6. Be Friendly
Being friendly does not just build rapport; it establishes trust. Being a helpful and helpful person naturally creates a warm atmosphere where people feel more comfortable around you. To build rapport, consider doing the following:
- Hold doors open for others
- Offer hand of assistance when people need them
- Speak positive things during the conversation
7. Understand the Culture
It is essential to understand where you are and who you’re around when trying to build rapport. You can still be yourself, but identifying how the culture around you works is essential as well. It would help if you understood that there is diversity in culture and that things cannot be precisely the same as where you come from.
Having a detailed knowledge of the culture can help you settle in and build rapport quickly. For this reason, start with the idea that you’re there to learn new relationships, ways of communication, and live interpretation. It is only in this way that you will be able to cope with the new culture.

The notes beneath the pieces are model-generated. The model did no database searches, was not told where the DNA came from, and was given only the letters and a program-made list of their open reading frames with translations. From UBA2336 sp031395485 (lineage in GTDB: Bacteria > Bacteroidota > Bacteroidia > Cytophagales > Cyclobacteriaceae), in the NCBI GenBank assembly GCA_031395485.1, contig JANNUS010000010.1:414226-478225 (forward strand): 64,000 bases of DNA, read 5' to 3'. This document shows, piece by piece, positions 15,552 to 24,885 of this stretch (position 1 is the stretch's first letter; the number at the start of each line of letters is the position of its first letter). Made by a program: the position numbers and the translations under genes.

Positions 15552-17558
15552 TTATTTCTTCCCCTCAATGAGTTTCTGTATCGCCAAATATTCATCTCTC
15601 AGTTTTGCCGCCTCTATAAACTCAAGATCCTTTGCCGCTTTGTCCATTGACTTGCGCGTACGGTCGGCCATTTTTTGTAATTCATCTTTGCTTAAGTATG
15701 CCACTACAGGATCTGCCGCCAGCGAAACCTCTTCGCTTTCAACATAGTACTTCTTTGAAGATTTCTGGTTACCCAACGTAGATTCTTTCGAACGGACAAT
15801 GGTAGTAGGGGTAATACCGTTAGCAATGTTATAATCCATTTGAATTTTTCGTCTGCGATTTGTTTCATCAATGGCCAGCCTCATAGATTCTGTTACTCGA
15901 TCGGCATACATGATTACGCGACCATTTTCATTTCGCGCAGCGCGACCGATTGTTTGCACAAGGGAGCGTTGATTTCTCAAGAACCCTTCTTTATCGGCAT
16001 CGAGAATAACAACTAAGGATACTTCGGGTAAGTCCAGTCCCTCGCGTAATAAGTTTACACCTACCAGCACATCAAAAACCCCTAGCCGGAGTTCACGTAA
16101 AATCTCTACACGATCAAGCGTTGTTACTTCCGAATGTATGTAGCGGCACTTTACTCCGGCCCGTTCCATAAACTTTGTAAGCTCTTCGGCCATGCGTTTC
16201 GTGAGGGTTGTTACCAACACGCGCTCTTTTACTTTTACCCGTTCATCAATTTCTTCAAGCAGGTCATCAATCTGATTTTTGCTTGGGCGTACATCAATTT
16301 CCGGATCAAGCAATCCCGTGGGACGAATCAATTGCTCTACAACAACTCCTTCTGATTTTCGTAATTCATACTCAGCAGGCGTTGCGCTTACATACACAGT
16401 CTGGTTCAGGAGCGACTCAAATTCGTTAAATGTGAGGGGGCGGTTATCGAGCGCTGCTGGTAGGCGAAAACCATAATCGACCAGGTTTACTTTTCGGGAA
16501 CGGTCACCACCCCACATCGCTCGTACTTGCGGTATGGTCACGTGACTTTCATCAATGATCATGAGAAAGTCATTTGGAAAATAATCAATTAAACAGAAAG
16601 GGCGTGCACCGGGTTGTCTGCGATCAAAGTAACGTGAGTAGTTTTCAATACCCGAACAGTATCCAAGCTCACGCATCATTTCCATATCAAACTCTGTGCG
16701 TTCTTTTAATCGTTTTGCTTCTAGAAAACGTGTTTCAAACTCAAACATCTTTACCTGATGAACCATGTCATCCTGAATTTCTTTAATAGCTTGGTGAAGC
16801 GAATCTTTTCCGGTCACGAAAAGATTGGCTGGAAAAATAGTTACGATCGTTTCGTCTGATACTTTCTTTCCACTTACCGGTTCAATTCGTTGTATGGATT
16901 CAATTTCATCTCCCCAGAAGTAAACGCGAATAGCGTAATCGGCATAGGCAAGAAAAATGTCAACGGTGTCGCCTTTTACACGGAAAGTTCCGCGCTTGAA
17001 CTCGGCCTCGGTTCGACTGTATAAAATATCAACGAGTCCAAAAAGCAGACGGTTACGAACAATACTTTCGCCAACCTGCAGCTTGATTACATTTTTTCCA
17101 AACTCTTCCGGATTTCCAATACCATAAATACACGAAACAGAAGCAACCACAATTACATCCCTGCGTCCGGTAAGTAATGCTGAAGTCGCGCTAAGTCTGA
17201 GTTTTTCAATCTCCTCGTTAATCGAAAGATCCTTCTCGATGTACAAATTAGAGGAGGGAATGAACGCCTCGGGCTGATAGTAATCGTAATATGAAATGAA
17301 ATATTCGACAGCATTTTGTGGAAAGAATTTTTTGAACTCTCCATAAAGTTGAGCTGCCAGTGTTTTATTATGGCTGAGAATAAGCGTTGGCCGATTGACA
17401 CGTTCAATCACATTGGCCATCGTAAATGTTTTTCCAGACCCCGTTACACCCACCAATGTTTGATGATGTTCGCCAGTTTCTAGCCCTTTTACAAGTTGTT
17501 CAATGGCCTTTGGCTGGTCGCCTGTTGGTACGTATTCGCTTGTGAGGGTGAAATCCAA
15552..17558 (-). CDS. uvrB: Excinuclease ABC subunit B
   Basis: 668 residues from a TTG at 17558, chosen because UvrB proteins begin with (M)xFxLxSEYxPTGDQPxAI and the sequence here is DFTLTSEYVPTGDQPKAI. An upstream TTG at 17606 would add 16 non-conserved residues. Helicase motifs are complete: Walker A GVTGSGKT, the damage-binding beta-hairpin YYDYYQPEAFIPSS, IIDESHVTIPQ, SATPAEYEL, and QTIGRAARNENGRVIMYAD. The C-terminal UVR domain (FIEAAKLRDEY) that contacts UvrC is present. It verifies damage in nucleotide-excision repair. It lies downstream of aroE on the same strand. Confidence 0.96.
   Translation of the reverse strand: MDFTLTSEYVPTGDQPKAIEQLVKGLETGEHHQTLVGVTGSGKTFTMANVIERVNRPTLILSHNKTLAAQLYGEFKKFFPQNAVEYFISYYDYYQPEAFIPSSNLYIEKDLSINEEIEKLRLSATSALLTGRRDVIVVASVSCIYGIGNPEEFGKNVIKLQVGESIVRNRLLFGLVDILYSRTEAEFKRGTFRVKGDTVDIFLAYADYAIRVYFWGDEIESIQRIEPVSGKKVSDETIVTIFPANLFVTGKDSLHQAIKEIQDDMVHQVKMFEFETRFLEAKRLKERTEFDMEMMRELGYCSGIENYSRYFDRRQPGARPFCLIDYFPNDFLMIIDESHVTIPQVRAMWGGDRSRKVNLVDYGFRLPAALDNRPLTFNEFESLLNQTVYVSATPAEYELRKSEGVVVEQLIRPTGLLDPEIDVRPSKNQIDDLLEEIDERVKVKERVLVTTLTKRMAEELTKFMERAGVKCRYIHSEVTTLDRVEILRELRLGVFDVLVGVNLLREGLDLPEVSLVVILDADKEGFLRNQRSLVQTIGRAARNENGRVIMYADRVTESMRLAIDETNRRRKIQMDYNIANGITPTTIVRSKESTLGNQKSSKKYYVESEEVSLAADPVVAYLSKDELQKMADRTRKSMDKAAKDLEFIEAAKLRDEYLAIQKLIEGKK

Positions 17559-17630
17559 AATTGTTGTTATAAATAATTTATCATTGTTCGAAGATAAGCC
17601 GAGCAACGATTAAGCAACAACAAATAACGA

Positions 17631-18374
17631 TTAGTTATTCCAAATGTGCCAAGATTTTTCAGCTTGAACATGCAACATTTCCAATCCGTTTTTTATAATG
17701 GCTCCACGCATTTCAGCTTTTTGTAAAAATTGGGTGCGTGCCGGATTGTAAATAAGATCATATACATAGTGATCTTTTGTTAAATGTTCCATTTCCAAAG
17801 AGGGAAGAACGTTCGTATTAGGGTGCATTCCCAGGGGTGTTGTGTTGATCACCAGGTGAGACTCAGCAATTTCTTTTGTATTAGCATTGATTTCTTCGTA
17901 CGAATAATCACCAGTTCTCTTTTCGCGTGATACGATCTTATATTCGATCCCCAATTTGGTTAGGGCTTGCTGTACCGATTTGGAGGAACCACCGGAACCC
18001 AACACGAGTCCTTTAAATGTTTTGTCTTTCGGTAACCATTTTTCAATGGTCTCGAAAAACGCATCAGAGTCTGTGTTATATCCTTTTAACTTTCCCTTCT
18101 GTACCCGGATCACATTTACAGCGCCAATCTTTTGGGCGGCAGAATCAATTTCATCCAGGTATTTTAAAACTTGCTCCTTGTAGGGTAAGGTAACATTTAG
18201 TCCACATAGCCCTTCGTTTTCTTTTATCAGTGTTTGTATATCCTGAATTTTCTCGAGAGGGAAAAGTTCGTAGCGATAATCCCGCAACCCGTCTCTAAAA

8. Learn the Local Language
Learning the local language of the country where you’re studying is another right way to build rapport. For example, if you consider a place where English is the most used language, and you’re good at English, then there is no problem. But, if on the other hand, you’re in a country where the local language is entirely different from yours, you will need to learn the local language to be able to get along well.
Learning a new language in itself has benefits. It is always an extra boost to your CV at the end of the day.
Building rapport while studying abroad is not that difficult, after all, if you know precisely how to go about it. Not knowing how to initiate good rapport would mean that one may have to live in total isolation, which is not too good in an environment where someone is supposed to gather enough relevant knowledge from all available individuals. In this article, we looked into some of the ways that you can build a good rapport.
We hope you find this information helpful. And if we miss some tips, please leave your suggestions in the comments box.